Jungle Jim’s: Updated!

Original Post: Jungle Jim’s

The Original Jungle Jim’s is still as Jungley and Jimmy as ever. The food and craziness inside is still as mind blowing as ever. The outside has expanded to include a mini mall with a few restaurants and stores. While they are nothing too unique they help to enhance the overall experience.

NEW Location added:
4450 Eastgate South Drive
Cincinnati, OH 45245

The NEW and exciting update to the Jungle Jim’s franchise is the location on the other side of Cincinnati in Eastgate. The new store is even more zany than the original location. This one doesn’t just have a store map, but almost requires one. The large aisle that runs through out is great for getting from the front door to the registers, but is not so helpful if one goes down a smaller aisle and reconnects to it at some other point. Of course this being Jungle Jim’s, half the fun is getting lost in the endless selection.

The attractions from the original store are included in the new one. Sometimes they are even beefed up, such as in the candy section and honey sections. It seems as if the company knew what made the original a hit and simply expanded on it. The “Hot Sauce and Fiery Food” section is almost 3x as large. Candy section is twice as large. Aisles are now large enough for two lanes of cart traffic.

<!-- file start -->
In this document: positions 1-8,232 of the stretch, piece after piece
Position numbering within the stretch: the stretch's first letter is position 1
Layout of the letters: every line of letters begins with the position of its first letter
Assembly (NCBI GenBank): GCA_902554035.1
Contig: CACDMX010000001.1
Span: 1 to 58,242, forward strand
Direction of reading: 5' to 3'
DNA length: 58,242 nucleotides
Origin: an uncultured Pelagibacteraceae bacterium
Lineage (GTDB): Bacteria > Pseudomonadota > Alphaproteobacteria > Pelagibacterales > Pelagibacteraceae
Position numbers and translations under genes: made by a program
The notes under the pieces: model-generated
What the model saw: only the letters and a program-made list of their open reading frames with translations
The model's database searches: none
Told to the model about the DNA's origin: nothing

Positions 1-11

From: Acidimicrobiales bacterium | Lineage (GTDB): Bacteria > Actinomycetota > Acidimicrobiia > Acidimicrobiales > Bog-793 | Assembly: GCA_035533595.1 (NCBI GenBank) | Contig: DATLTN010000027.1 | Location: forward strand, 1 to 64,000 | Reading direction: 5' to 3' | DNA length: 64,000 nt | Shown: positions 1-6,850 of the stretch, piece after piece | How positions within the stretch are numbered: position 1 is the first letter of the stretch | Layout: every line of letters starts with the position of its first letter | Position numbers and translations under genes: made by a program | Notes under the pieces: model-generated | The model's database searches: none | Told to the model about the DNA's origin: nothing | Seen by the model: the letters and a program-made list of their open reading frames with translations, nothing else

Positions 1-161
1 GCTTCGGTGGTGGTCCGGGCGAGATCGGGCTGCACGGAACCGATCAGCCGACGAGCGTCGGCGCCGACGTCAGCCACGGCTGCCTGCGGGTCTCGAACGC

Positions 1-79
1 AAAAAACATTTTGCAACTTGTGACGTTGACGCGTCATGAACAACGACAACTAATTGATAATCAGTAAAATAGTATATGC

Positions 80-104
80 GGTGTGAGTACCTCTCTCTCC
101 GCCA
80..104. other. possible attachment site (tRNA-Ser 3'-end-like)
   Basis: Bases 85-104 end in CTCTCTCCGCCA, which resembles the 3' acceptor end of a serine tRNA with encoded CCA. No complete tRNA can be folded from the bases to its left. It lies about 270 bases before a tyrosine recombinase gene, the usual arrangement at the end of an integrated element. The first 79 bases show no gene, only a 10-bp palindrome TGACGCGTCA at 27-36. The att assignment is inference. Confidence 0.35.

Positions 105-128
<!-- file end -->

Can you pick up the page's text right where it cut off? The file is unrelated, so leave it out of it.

While expanding some sections Jungle Jim’s also made sure to make the shopping experience a good one. The store seems designed more from entrance to cash registers than the original one.  This is great for the shopper looking to experience everything. This is not so good for a person who is looking to get in and out in a hurry. But hey who goes to Jungle Jim’s expecting to get out in a hurry? This is the type of store that needs exploring and the new layout its great at helping that.

So for a shopping experience like no other visit the Original or NEW location of Jungle Jim’s.

Tip: Eat first. The place will make you want to buy everything and being hungry does not help.

Downtown Miamisburg

http://exploremiamisburg.com

Miamisburg, Ohio the only one in the world. The outer areas house many of the chain/big box stores of the southern Dayton area. The downtown region is quite the opposite. It holds the soul of the city.

Downtown Miamisburg has shops and restaurants like most 100_1173downtown regions in Ohio. Most of the places sell food and food related products, or ways to burn off the food. The selection of restaurants is similar but varied.  The world famous Hamburger wagon being one of the most well known. With in walking distance are there are more burger joints, barbecue places, a pizza parlor, and ice cream shops. A unique candy shop, cupcake shop, and donut shop round of the meal with a little bit of sweet.